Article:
First week in the Ombudsman’s office and I feel more lost in the labyrinth of our parliamentary system but more proud to be Canadian where such an organization exists. At a first glance, the Ontario watchdog’s role seems simple enough to grasp; it is an independent office that ensures the government works in the best interests of its citizens. But contrary to my previous view, it does much more than whistle-blowing.
What I quickly learned is that its impartial role doesn’t only refer to non-partisanship but also its neutrality between the public and the government. In other words, not necessarily an advocate of the public nor an adversary of the government. Instead, the office helps people navigate our government system, clarify issues and sometimes even broker settlements using fair and sound judgment. But navigating our government system alone can be a hefty task. Not only are issues often complex, but their jurisdictional ambiguities in light of legislations or policies can be hard to clarify. While exploring this complexity, I was taken aback by the number and type of government organizations, agencies, and programs that exist to cater to public’s different needs. And to take it a step further, we can even hold them accountable through an independent office like the Ombudsman’s office.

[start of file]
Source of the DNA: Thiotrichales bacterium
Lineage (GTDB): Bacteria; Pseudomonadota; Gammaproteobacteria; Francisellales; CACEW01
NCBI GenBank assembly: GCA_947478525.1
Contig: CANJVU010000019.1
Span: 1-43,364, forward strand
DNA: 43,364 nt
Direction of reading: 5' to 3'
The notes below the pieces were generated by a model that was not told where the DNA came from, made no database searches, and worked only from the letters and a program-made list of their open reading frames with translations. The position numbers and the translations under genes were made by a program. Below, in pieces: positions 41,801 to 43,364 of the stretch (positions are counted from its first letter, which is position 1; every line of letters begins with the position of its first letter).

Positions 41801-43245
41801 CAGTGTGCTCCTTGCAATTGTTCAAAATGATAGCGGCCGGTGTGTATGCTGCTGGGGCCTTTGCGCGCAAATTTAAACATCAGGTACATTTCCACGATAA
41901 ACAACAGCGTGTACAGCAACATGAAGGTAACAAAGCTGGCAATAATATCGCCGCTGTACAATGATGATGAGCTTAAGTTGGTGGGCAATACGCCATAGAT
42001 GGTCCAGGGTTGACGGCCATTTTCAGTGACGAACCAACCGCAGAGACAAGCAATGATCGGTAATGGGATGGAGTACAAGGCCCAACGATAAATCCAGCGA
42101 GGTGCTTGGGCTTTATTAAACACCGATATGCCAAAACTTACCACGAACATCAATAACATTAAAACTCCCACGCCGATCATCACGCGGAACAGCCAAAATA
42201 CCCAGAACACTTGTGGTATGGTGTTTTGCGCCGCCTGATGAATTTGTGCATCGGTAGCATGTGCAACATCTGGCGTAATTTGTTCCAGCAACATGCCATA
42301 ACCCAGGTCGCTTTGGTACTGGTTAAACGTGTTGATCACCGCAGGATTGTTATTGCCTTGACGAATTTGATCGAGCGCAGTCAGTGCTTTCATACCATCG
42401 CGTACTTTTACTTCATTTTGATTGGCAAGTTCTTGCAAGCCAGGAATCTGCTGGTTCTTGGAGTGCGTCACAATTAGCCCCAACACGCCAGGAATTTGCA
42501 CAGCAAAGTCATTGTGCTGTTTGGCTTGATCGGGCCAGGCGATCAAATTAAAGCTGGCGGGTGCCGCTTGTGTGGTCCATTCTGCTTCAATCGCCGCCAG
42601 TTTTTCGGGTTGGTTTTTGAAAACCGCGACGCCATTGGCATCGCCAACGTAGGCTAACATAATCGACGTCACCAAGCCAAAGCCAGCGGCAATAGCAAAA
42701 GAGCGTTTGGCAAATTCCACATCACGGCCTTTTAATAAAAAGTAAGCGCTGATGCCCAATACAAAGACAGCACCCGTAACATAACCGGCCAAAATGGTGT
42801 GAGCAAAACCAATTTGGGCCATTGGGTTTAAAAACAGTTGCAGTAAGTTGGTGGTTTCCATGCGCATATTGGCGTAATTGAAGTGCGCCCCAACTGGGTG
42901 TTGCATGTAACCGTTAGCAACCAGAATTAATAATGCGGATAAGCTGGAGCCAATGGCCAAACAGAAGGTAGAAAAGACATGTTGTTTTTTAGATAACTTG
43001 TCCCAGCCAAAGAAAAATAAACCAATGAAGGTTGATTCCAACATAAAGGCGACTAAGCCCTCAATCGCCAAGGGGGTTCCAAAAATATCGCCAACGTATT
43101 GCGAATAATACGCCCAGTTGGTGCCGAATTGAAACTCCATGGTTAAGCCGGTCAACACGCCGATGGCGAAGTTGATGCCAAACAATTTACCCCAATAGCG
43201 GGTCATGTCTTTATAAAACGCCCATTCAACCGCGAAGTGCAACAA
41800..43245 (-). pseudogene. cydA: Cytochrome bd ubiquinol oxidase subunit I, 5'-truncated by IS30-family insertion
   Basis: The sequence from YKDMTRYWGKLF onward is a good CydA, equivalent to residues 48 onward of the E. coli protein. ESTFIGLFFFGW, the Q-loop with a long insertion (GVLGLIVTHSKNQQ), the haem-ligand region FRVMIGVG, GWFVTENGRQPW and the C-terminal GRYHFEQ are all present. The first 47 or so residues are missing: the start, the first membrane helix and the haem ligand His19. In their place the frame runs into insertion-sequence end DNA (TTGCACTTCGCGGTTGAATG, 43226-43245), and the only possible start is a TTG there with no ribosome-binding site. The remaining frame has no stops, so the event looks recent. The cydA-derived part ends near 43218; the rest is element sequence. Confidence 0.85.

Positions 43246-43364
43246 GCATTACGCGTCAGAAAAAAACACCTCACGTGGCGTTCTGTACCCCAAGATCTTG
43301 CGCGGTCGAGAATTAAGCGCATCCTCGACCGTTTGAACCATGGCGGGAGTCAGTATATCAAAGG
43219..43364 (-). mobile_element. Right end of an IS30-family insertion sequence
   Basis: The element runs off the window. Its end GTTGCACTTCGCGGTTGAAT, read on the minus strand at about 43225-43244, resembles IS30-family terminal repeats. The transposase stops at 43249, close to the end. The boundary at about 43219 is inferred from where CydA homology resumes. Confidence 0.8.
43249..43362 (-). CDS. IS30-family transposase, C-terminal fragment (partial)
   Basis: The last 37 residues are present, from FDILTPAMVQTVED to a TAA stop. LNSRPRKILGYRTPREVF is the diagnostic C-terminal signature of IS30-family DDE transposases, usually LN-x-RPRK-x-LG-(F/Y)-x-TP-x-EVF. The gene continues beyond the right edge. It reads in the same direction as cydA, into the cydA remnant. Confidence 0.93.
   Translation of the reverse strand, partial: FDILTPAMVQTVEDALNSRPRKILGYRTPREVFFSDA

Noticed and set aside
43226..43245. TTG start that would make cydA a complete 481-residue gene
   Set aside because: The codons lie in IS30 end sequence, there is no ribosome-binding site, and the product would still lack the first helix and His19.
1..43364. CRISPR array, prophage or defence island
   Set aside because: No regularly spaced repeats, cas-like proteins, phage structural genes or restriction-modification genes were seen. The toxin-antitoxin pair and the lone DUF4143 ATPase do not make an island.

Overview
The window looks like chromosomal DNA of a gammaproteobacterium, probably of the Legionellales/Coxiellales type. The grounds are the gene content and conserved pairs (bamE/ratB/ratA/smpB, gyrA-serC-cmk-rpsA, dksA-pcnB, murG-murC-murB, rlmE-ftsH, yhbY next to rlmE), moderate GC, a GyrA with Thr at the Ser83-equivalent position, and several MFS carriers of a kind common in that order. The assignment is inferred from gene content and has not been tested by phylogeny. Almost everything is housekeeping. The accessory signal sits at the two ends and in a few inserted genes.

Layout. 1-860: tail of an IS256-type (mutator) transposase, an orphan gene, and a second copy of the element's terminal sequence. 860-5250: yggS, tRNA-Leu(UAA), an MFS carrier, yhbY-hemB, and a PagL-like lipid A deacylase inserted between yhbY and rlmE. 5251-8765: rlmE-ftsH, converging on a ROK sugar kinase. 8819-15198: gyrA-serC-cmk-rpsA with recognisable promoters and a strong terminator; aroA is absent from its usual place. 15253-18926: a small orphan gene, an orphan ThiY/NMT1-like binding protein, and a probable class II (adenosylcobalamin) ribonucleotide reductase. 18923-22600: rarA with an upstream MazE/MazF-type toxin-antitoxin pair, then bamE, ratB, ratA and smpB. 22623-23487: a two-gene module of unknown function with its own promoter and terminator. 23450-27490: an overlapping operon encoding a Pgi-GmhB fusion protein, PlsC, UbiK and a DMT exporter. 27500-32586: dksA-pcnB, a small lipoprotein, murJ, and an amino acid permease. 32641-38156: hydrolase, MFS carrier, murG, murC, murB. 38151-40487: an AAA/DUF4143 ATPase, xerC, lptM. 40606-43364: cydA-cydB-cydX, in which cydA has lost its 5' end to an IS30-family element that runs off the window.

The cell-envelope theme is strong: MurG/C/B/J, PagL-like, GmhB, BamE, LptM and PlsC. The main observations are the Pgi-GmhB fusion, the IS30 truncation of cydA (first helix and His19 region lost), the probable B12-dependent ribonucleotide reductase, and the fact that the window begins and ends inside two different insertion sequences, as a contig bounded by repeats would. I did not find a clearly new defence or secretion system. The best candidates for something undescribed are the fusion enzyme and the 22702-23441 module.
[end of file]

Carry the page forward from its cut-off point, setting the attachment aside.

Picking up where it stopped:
What’s perhaps the most plain to see in this open-concept and transparent office is that there is no Question Period theatre here. Each officer manages individual complaints through a case-by-case method with resolution as its ultimate goal. But if complaints received are part of a broad systemic issue, we see collaboration and team-work amongst staff members. I especially enjoy observing this dual emphasis on independence and collaboration because, simply put, it seems to be getting things done.